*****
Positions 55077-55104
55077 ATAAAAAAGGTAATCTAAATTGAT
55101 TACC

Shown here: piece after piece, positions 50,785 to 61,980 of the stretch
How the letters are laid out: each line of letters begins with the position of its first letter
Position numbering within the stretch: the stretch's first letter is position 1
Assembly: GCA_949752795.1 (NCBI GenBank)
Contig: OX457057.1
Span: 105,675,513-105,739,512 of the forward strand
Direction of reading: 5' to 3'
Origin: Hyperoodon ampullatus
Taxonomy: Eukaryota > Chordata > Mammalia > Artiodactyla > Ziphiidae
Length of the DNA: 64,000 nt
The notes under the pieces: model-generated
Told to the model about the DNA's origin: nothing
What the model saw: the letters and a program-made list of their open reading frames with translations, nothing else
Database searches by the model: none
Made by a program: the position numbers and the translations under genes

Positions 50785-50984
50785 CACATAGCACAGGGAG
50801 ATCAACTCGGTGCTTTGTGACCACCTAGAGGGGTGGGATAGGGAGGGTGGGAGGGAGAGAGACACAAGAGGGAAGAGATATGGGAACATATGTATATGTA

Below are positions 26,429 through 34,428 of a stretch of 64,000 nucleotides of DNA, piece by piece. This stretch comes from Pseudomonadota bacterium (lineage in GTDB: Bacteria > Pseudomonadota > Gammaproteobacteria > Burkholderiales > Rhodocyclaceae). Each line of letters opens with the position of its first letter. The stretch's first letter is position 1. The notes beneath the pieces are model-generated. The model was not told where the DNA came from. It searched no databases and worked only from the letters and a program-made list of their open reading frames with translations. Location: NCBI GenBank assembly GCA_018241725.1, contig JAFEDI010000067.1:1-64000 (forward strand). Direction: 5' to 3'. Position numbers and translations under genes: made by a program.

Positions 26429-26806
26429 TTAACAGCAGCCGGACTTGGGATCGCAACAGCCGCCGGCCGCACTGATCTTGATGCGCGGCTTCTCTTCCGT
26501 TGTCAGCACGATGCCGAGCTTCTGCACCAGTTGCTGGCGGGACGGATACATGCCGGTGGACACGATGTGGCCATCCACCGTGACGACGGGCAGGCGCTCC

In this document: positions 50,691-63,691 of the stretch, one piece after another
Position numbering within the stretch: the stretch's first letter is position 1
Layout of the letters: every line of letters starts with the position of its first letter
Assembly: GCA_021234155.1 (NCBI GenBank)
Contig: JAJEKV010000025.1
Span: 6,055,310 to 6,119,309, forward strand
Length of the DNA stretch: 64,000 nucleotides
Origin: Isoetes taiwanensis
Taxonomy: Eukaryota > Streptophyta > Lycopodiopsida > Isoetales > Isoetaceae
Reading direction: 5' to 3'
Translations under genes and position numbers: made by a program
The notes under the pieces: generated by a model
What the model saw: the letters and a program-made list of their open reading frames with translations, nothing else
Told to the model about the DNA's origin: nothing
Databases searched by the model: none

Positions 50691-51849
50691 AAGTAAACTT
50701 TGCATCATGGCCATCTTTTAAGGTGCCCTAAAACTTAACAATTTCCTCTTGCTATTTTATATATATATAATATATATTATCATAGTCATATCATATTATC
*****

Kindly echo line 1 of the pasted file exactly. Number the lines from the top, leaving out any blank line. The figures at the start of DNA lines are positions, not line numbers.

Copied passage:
Positions 55077-55104